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USU Joins Global Partnership To Help Improve World's Food Supply

Utah State University and a governmental research arm based in Scotland recently formed a partnership to collaborate on research in environmental and agricultural science.

USU President Noelle Cockett and Colin Campbell, chief executive of the James Hutton Institute signed a memorandum of understanding in April.

Cockett said the global partnership will lead to a more sustainable future by improving the world’s food supply.


Ian Houston is the president and Washington D.C. ambassador of the Scottish Business Network. He said the agreement between the university and the Hutton Institute “reinforces” the school’s role in research in the areas of land, water, and air quality. He said USU’s department of plant, soils, and climate have already worked to address these research areas and the agreement will expand those opportunities.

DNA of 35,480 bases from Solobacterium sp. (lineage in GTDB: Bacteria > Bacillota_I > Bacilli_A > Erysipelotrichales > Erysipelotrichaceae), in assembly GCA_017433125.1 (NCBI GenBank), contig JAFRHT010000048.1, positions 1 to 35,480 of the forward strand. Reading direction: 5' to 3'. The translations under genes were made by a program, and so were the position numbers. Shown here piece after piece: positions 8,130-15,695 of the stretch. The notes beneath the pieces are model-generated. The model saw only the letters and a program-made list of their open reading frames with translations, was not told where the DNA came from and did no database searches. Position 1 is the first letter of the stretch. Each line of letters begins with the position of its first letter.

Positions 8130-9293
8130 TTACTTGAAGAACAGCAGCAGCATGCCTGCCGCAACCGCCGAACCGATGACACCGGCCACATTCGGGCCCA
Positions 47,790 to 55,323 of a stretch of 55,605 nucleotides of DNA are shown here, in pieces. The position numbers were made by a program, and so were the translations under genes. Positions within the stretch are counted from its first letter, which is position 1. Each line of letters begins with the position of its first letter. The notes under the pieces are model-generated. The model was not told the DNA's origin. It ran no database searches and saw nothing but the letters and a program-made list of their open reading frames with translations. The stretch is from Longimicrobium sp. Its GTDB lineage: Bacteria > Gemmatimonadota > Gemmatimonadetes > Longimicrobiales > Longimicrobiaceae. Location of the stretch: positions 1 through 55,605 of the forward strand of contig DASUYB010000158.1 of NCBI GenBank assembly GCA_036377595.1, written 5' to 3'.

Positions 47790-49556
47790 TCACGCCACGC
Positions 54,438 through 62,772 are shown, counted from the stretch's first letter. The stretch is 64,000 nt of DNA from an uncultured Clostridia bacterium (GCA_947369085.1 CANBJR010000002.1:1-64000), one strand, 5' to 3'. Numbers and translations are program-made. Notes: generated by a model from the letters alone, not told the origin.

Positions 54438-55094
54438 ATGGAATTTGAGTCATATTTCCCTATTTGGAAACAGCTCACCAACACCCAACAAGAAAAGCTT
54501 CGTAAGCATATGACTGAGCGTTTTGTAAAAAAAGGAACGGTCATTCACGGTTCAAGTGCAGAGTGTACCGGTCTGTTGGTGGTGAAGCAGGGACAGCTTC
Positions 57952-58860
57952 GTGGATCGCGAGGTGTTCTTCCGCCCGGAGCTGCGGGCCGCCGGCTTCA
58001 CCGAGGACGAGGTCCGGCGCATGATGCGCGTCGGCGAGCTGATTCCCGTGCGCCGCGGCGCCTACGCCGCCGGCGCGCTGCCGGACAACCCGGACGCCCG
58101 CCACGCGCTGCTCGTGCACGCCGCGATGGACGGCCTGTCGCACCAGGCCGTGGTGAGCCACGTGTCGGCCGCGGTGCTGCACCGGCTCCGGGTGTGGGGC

Cockett says one issue that’s directly relevant to Utah, as far as the environment and food security is concerned, is the state’s population growth. She said the upward trend puts pressure on land and water and directly impacts sustainable agricultural practices crucial in Utah and to ensure the global food supply.

At 14-years-old, Kerry began working as a reporter for KVEL “The Hot One” in Vernal, Utah. Her radio news interests led her to Logan where she became news director for KBLQ while attending Utah State University. She graduated USU with a degree in Broadcast Journalism and spent the next few years working for Utah Public Radio. Leaving UPR in 1993 she spent the next 14 years as the full time mother of four boys before returning in 2007. Kerry and her husband Boyd reside in Nibley.